Safe-by-design aims at addressing safety issues already during the R&D and design phases of new technologies. SbD has increasingly become popular in the last few years for addressing the risks of emerging technologies like nanotechnology and synthetic biology. We ask to what extent SbD approaches can deal with uncertainty, in particular with indeterminacy, i.e., the fact that the actual safety of a technology depends on the behavior of actors in the value chain like users and operators. We argue that while (...)
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  12. The uses and abuses of the personal/subpersonal distinction.Zoe Drayson - 2012 - Philosophical Perspectives 26 (1):1-18.
    In this paper, I claim that the personal/subpersonal distinction is first and foremost a distinction between two kinds of psychological theory or explanation: it is only in this form that we can understand why the distinction was first introduced, and how it continues to earn its keep. I go on to examine the different ontological commitments that might lead us from the primary distinction between personal and subpersonal explanations to a derivative distinction between personal and subpersonal states. I argue that (...)
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  13. The Epistemic Role of Core Cognition.Zoe Jenkin - 2020 - Philosophical Review 129 (2):251-298.
    According to a traditional picture, perception and belief have starkly different epistemic roles. Beliefs have epistemic statuses as justified or unjustified, depending on how they are formed and maintained. In contrast, perceptions are “unjustified justifiers.” Core cognition is a set of mental systems that stand at the border of perception and belief, and has been extensively studied in developmental psychology. Core cognition's borderline states do not fit neatly into the traditional epistemic picture. What is the epistemic role of these states? (...)
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  14.  7
    Locating Abortion and Contraception on the Obstetric Violence Continuum.Zoe L. Tongue - 2024 - International Journal of Feminist Approaches to Bioethics 17 (1):1-24.
    This article builds on existing feminist literature on obstetric violence in the context of childbirth to argue that there is a continuum of obstetric violence that also includes that perpetuated in relation to pregnancy prevention and termination, as well as antenatal healthcare and birth. This structural violence is highlighted in relation to conscientious objection, the reporting of people suspected of illegal abortions by their healthcare providers, and contraceptive coercion. Recognizing the limitations of criminal and human rights approaches to obstetric violence, (...)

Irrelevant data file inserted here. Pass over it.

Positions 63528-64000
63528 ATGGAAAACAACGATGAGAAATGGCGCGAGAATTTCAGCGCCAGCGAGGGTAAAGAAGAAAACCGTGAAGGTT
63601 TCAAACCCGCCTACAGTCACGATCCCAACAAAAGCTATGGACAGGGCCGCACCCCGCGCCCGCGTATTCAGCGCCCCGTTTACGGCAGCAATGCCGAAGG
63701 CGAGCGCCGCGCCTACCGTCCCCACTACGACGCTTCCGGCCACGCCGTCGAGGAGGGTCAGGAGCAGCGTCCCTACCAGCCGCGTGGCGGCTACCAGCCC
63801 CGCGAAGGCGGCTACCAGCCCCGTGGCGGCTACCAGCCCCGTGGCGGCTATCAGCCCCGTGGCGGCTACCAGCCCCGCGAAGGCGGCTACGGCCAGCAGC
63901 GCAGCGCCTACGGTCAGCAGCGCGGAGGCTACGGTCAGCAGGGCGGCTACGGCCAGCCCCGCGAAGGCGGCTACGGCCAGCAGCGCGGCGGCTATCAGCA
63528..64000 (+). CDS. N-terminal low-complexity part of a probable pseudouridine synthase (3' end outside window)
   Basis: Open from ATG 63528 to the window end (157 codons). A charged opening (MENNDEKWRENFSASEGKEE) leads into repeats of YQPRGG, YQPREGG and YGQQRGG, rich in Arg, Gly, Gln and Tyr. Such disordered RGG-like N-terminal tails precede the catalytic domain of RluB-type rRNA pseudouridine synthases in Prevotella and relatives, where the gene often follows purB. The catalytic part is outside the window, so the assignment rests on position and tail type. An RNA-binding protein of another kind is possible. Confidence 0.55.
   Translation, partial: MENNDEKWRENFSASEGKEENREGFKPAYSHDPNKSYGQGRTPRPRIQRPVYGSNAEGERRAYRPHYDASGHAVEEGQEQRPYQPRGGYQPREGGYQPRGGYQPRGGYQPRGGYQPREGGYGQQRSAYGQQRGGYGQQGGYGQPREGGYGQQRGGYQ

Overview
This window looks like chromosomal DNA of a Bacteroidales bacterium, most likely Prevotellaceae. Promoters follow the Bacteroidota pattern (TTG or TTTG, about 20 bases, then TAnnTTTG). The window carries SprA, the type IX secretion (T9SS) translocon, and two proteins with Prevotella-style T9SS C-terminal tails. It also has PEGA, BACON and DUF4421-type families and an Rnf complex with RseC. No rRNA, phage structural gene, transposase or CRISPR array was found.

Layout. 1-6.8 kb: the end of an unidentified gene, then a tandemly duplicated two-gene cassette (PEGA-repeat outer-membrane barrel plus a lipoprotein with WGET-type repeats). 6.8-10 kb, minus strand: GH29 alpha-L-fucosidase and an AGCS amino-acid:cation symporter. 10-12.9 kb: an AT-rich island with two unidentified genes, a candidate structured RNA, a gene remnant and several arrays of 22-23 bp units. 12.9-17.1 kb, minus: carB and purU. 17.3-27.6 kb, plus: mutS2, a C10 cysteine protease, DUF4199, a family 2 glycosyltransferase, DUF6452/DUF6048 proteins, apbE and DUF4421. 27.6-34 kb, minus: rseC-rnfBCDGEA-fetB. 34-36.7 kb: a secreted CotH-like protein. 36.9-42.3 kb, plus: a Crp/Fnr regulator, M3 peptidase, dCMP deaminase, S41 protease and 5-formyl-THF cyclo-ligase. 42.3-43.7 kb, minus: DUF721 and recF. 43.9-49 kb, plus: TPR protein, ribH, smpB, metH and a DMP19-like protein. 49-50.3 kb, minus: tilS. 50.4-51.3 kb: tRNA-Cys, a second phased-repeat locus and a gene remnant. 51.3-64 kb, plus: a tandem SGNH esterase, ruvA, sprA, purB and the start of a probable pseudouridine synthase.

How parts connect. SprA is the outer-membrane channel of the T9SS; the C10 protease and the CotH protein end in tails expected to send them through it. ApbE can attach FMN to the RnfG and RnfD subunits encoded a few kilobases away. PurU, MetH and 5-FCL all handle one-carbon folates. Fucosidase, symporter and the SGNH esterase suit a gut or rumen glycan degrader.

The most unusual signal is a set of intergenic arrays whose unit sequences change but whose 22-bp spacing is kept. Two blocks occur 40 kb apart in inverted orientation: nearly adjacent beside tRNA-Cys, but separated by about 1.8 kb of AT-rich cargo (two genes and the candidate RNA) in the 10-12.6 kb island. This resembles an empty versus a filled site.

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  15. Perceptual learning and reasons‐responsiveness.Zoe Jenkin - 2022 - Noûs 57 (2):481-508.
    Perceptual experiences are not immediately responsive to reasons. You see a stick submerged in a glass of water as bent no matter how much you know about light refraction. Due to this isolation from reasons, perception is traditionally considered outside the scope of epistemic evaluability as justified or unjustified. Is perception really as independent from reasons as visual illusions make it out to be? I argue no, drawing on psychological evidence from perceptual learning. The flexibility of perceptual learning is a (...)
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  16. Intuition Talk is Not Methodologically Cheap: Empirically Testing the “Received Wisdom” About Armchair Philosophy.Zoe Ashton & Moti Mizrahi - 2018 - Erkenntnis 83 (3):595-612.
    The “received wisdom” in contemporary analytic philosophy is that intuition talk is a fairly recent phenomenon, dating back to the 1960s. In this paper, we set out to test two interpretations of this “received wisdom.” The first is that intuition talk is just talk, without any methodological significance. The second is that intuition talk is methodologically significant; it shows that analytic philosophers appeal to intuition. We present empirical and contextual evidence, systematically mined from the JSTOR corpus and HathiTrust’s Digital Library, (...)
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  17.  35
    Gone with the Wind: Conceiving of Moral Responsibility in the Case of GMO Contamination.Zoë Robaey - 2016 - Science and Engineering Ethics 22 (3):889-906.
    Genetically modified organisms are a technology now used with increasing frequency in agriculture. Genetically modified seeds have the special characteristic of being living artefacts that can reproduce and spread; thus it is difficult to control where they end up. In addition, genetically modified seeds may also bring about uncertainties for environmental and human health. Where they will go and what effect they will have is therefore very hard to predict: this creates a puzzle for regulators. In this paper, I use (...)
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  18. Realism and instrumentalism in Bayesian cognitive science.Danielle Williams & Zoe Drayson - 2024 - In Tony Cheng, Ryoji Sato & Jakob Hohwy (eds.), Expected Experiences: The Predictive Mind in an Uncertain World. Routledge.